Workplace Performance Management (WPM) was termed coined by the NSW Government in 1996 as an outcome of workshops associated with Total Asset Management (TAM). There are those in the Facilities and Asset technology industry – specifically from North America and those within the HR consulting industry – who would have you believe the term was first coined by them. However, a decade before the term WPM came in to everyday usage in these industries, the NSW Government was using it within the TAM framework to define personal and corporate accountability processes and set in place those improvement processes that would support, define, characterise and improve the physical infrastructure of the organisation.
Simply put, WPM exists to extract maximum shareholder value from infrastructure through a goal setting process, establishing key performance metrics that are analysed and reported on against these objectives.
Workplace Performance Management is a subset of Business Process Management (BPM), which has embedded itself into almost every facet of organisational operations, and has within the last decade of so begun to infiltrate its way into the real estate and facilities domain through Six Sigma process methodology and the like. BPM links business strategy with key performance objective to define accountability and set in place improvement processes [Mintzberg- 1988]. The development of a Workplace Performance Management process is, therefore, a substantial advancement in real estate and facilities management terms.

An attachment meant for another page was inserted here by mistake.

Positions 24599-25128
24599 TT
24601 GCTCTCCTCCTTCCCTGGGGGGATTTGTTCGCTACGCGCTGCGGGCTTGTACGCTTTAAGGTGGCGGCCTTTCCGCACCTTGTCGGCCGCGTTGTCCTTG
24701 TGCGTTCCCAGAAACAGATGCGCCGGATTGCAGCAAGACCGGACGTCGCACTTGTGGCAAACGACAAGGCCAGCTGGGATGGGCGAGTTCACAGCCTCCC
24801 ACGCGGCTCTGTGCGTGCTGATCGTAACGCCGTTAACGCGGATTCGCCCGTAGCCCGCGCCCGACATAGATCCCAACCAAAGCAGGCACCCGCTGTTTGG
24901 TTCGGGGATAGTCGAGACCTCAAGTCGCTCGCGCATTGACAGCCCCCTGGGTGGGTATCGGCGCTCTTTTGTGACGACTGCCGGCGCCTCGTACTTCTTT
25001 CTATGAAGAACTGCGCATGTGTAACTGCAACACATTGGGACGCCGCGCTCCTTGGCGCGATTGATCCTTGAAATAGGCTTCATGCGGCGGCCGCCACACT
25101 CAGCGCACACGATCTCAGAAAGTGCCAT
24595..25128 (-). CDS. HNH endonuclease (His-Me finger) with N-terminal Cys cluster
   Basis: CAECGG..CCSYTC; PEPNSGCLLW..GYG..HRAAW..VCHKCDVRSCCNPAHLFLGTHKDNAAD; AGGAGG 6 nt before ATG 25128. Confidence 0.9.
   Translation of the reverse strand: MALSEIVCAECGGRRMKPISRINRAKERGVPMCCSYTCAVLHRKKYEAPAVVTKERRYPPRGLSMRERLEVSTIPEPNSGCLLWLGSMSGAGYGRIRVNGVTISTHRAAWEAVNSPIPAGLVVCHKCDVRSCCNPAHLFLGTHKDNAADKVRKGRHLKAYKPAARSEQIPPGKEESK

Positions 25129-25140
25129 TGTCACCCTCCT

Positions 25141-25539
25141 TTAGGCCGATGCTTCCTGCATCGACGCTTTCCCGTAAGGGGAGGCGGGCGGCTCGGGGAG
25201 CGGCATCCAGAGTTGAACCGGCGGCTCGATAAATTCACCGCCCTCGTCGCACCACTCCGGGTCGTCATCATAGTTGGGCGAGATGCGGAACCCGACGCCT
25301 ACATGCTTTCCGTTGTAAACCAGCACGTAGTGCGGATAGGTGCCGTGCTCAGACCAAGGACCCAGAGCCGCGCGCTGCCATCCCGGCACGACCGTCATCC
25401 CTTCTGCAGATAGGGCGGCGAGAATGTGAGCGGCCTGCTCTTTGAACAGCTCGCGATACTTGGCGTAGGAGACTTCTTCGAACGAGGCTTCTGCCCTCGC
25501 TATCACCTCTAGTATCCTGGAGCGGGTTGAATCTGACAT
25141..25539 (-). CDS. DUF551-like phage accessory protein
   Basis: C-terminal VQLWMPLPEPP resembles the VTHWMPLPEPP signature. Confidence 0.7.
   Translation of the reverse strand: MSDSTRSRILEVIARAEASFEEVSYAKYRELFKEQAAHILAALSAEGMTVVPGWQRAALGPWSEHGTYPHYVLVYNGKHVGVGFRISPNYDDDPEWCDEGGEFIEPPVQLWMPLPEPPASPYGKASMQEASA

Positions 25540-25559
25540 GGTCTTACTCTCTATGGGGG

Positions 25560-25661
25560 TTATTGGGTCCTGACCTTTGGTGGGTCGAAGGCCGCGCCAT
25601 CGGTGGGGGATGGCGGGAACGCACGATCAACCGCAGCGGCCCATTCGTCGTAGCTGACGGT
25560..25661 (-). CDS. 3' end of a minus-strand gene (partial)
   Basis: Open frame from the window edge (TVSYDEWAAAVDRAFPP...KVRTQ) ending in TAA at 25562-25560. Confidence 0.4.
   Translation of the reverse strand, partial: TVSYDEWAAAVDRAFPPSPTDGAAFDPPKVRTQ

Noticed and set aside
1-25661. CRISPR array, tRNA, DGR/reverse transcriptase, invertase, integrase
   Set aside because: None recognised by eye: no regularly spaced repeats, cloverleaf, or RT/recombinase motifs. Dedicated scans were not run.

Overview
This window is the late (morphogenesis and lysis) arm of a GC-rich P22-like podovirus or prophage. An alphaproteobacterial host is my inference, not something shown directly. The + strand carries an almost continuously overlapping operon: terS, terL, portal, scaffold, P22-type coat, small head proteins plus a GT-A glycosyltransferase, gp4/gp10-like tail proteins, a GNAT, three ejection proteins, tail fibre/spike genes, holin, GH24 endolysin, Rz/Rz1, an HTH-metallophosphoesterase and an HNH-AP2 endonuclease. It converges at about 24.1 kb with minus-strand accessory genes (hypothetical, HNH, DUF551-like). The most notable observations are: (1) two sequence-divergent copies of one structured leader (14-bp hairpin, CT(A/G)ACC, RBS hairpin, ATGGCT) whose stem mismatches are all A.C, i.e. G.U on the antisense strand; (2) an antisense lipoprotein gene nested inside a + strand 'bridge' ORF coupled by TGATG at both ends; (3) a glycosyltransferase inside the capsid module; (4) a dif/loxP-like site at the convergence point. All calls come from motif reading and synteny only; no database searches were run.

A Business Week survey found that 60% of organisations reported a misalignment between the workplace and business operations because there was no integration with overall business strategy. As elementary as this may seem to a first year MBA student, the “intended” business strategy rarely sees the workplace (an “emergent” strategy) as a strategy to be integrated with the whole but sees it more of an outcome. The effect of emergent strategies on the intended strategy will always create misalignment. Unrealised strategies that minimise shareholder value and can seriously hamper corporate growth and direction.
Without this alignment of strategies, business leaders miss significant opportunities to increase shareholder value across the business spectrum but especially in its physical infrastructure where up to 75% of costs can be locked up. Profitability can by maximised through increasing spatial efficiencies, cost reductions and capital minimisation.
Workplace Performance Management provides the system of measurement that creates a direct linkage between business goals and objectives and stakeholder interests. WPM also provides specific insights into those actions that increase the value of the workplace and reduces the cost of business operations. Firms that implement WPM systems in concert with BPM derive significant cost reductions – often hard currency savings of between 5 and 10 percent and cost avoidances exceeding 20 percent.
Workplace Performance Management also measures other areas of the business including Financial, Operational, Portfolio and Environmental Performance and Customer Satisfaction.
These five categories form a comprehensive workplace performance balanced scorecard for management of the organization. This balanced process ensures the organization retains an integrated and focused approach to infrastructure, operation and organizational activities that contribute directly to the firm’s financial success.
To discuss how Workplace Performance Management strategies can enhance your organisation’s output and profitability, please contact BeyondFM on +61 (0) 403 842 480